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An example of frugality in government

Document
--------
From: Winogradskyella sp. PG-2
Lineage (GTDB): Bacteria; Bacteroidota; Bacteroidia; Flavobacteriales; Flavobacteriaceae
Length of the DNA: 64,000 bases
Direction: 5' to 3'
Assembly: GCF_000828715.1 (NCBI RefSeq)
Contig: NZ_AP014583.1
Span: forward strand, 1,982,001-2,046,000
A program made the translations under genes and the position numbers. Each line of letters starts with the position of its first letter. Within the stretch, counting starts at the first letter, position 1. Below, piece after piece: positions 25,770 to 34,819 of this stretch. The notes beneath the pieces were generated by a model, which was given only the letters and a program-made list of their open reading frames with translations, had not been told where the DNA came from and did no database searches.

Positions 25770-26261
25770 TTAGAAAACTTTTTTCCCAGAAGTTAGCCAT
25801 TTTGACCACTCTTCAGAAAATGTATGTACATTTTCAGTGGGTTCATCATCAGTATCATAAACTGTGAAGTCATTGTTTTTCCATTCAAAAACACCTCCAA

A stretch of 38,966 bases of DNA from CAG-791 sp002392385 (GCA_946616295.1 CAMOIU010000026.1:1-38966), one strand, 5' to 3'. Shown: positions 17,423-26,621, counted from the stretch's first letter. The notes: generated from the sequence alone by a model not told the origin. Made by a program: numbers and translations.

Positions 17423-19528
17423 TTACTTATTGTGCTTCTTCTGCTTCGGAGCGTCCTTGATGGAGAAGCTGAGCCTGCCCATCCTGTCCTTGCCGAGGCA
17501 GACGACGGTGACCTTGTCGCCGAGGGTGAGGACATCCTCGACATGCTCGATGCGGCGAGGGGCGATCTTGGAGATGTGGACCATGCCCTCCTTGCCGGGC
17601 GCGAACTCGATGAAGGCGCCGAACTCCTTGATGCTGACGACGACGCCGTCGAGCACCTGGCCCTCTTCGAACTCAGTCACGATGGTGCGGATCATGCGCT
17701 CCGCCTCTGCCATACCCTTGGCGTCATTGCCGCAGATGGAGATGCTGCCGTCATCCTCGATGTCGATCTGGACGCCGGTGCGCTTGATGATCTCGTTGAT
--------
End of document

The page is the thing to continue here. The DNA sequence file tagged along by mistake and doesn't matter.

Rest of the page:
In an effort to be positive, its my intent to describe in this column the adherence-to-frugality principle in the Vermont Constitution (within Article 18, for the literal-minded) and how, in one aspect of governance anyway, the under-the-Golden-Dome (G.D. for short) folks try to be faithful to it. I guess thats to counter the many times when I and others have expressed some frustration with the G.D. legislators and others (in the judicial branch, for example, with the findings of penumbras and emanations in the Vermont Constitution which require a statewide school property tax) who, we think, havent taken the Vermont Constitution as seriously as they should have. Frugality, of course, comes to mind. Let me start with a somewhat dated reference to goings-on in, as I recall, Norman, Okla., a score of years ago, which received a lot of coverage in the planning and zoning literature at the time. It seems the city had determined the need for a new reservoir and watershed, had identified the lands on an acquisition map, and then had done nothing for a number of years while the identified acreage dwindled (of course) in value, after which the city offered the landowners the reduced value for their holdings. A sort of frugality-in-governance, I guess you might call it. The same behavior pattern has been ascribed to Detroit city government in the Poletown land acquisition (on behalf of General Motors), to New London city government in the waterfront land acquisition (on behalf of Pfizer), and even to New York State government in some of its smaller Adirondack Park acquisitions. No effort (maximizing instead of minimizing return-to-landowners) to my knowledge, was ever practiced on behalf of the affected landowners (and against a government effort at frugality at those landowners personal expense, I guess you might say) with the exception of those recent cases in Nevada where friends-of-the-Guv were advised what desert acreage to buy in advance of highway expansion. An earlier example came with the creation of New York Citys Central Park in 1853, for which, according to The Museum of the City of New Yorks 2003 Central Park history, the State condemned the land out from under some 500 mostly-commercial-garden-plot farmers, and the city compensated them with an average of $700 per lot, a figure that many believed was well below the value of the property, for land which, a few paragraphs earlier, author John Berman described as being extremely valuable because of urban growth pressures from the south of Manhattan Island. Here in the Upper South Ive even been hearing similar complaints about the compensation paid for the federal dispossession of hill farmers during the Great Depression to de-populate a wide right-of-way, not just highway route but nearby view-acreage as well, for the Skyline Drive and Blue Ridge Parkway. A more recent example came about a decade ago, when a friend in Sharon asked about what was then a new regional-planning-commission practice when drawing up land use plans for member towns: the RPCs were urging their clients to let them show such informal uses as hiker paths, snowmobile trails, deeryards, and the like on the maps, and the locals were protesting, on the logical grounds that they didnt want their informal accommodations of the recreational wishes of their neighbors to become permanent legal encumbrances on their properties, and they were foresighted enough to anticipate just that happening. Its perfectly legal under 24VSA 4421, which authorizes the creation of an official town map, on which everything from present hiker trails to future school sites may be shown, given the force of law to prevent development-by-owner (any such land development shall be removed at the expense of the owner) and of course, to reduce the value of the designated and adjacent lands because of the no zoning permit may be issued for lands [so shown] in the official map requirement. So far, the Underhill Center-based Citizens for Property Rights group reports, only three towns have adopted an official map. I guess the other 248 are a bit more skeptical about this particular effort at frugality by those G.D. officials in Montpelier. Vermont observer Martin Harris lives in Tennessee.

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